On investigating the combinational tones of two compound musical tones, we find that both the primary and the upper partial tones may give rise to both differential and summational tones. In such cases the number of combinational tones is very great. But it must be observed that generally the differential are stronger than the summational tones, and that the stronger generating simple tones also produce the stronger combinational tones. The combinational tones, indeed, increase in a much greater ratio than the generating tones, and diminish also more rapidly. Now since in musical compound tones the prime generally predominates over the partials, the differential tones of the two primes are generally heard more loudly than all the rest, and were consequently first discovered. They are most easily heard when the two generating tones are less than an octave apart, because in that case the differential is deeper than either of the two generating tones. To hear it at first, choose two tones which can be held with great force for some time, and form a justly intoned harmonic interval. First sound the low tone and then the high one. On properly directing attention, a weaker low tone will be heard at the moment that the higher note is struck; this is the required combinational tone. For particular instruments, as the harmonium, the combinational tones can be made more audible by properly tuned resonators. In this case the tones are generated in the air contained within the instrument. But in other cases, where they are generated solely within the ear, the resonators are of little or no use.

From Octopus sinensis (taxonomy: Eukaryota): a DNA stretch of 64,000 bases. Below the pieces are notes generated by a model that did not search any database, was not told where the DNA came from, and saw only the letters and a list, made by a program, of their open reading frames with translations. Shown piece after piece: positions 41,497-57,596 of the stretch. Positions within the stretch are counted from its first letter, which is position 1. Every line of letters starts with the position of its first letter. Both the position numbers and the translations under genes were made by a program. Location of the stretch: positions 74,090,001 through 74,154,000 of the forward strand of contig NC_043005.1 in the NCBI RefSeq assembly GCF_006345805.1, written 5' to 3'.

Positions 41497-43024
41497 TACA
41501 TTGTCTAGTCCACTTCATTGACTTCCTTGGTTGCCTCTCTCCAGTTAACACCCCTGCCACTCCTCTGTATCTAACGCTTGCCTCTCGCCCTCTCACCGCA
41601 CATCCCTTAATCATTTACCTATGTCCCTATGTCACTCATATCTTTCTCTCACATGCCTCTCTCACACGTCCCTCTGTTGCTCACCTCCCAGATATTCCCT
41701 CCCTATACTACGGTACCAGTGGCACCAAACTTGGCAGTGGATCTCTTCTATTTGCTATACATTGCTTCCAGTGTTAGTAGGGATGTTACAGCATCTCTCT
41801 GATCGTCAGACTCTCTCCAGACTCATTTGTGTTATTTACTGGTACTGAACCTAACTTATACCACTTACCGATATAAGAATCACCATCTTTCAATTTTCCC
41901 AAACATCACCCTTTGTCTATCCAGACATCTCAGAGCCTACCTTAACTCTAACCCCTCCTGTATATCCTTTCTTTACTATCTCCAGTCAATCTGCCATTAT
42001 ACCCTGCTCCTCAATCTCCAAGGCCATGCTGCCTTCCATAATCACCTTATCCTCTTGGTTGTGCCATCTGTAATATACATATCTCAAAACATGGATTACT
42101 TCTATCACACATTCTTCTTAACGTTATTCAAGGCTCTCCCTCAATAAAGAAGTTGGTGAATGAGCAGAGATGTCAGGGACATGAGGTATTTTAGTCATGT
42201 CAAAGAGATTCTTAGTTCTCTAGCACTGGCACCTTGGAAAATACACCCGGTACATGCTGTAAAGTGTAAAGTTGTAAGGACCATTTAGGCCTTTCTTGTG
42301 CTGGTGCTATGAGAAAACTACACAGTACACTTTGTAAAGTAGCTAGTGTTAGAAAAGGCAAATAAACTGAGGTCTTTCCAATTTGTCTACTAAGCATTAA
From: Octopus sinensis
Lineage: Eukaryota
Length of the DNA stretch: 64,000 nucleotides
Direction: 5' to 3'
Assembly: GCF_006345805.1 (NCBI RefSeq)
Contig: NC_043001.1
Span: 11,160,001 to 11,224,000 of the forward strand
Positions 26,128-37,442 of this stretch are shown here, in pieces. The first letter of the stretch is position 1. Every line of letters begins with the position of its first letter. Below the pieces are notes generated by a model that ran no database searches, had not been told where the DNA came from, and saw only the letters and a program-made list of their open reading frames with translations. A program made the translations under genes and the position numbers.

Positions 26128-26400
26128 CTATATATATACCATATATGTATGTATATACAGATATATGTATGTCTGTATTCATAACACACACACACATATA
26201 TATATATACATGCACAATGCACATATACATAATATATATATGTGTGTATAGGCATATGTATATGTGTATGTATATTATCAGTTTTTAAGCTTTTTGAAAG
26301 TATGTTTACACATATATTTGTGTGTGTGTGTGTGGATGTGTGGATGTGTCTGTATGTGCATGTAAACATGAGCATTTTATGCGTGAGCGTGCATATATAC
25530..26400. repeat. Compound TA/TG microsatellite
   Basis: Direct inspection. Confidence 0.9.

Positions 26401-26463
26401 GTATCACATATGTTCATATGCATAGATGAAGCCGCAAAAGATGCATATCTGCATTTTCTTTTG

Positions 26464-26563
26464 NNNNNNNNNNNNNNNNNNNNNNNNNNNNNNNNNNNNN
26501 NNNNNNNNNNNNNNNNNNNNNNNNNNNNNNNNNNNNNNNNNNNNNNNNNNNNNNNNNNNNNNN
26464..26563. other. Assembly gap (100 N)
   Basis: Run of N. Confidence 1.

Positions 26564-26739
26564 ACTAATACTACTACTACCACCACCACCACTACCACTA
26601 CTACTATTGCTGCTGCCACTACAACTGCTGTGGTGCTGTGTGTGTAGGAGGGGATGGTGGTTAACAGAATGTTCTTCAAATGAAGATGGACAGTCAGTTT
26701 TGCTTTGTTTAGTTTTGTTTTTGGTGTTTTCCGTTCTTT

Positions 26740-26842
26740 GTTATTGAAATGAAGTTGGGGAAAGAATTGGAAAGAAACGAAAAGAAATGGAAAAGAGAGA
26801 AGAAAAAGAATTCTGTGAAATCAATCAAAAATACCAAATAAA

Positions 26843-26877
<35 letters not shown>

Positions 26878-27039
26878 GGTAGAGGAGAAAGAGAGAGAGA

The following table gives the first differential tones of the usual harmonic intervals:—
|Intervals||Ratio of vibrational numbers||Difference of the same||The combinational tone is deeper than the deeper generating tone by|
or in ordinary musical notation, the generating tones being written as minims and the differential tones as crotchets—